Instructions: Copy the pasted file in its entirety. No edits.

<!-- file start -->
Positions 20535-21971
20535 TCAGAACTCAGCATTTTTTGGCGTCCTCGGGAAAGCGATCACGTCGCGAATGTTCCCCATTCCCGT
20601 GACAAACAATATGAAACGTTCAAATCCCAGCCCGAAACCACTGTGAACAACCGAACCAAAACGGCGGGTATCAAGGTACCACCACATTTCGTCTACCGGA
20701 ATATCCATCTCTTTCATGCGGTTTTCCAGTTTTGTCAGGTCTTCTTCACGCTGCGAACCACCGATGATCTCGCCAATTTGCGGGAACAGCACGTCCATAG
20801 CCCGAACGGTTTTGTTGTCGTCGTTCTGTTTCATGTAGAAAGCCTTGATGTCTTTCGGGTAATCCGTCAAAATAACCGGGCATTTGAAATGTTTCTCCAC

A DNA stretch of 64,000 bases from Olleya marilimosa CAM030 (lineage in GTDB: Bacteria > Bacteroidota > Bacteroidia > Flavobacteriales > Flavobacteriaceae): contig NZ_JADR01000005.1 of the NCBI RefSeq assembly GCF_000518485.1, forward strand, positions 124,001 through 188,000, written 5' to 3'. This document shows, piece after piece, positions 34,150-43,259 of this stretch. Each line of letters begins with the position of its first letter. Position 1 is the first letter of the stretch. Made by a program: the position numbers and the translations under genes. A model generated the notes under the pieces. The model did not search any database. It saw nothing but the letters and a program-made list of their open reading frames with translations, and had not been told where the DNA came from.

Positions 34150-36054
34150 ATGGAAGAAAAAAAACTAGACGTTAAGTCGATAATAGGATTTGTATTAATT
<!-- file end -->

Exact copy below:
Positions 20535-21971
20535 TCAGAACTCAGCATTTTTTGGCGTCCTCGGGAAAGCGATCACGTCGCGAATGTTCCCCATTCCCGT
20601 GACAAACAATATGAAACGTTCAAATCCCAGCCCGAAACCACTGTGAACAACCGAACCAAAACGGCGGGTATCAAGGTACCACCACATTTCGTCTACCGGA
20701 ATATCCATCTCTTTCATGCGGTTTTCCAGTTTTGTCAGGTCTTCTTCACGCTGCGAACCACCGATGATCTCGCCAATTTGCGGGAACAGCACGTCCATAG
20801 CCCGAACGGTTTTGTTGTCGTCGTTCTGTTTCATGTAGAAAGCCTTGATGTCTTTCGGGTAATCCGTCAAAATAACCGGGCATTTGAAATGTTTCTCCAC

A DNA stretch of 64,000 bases from Olleya marilimosa CAM030 (lineage in GTDB: Bacteria > Bacteroidota > Bacteroidia > Flavobacteriales > Flavobacteriaceae): contig NZ_JADR01000005.1 of the NCBI RefSeq assembly GCF_000518485.1, forward strand, positions 124,001 through 188,000, written 5' to 3'. This document shows, piece after piece, positions 34,150-43,259 of this stretch. Each line of letters begins with the position of its first letter. Position 1 is the first letter of the stretch. Made by a program: the position numbers and the translations under genes. A model generated the notes under the pieces. The model did not search any database. It saw nothing but the letters and a program-made list of their open reading frames with translations, and had not been told where the DNA came from.

Positions 34150-36054
34150 ATGGAAGAAAAAAAACTAGACGTTAAGTCGATAATAGGATTTGTATTAATT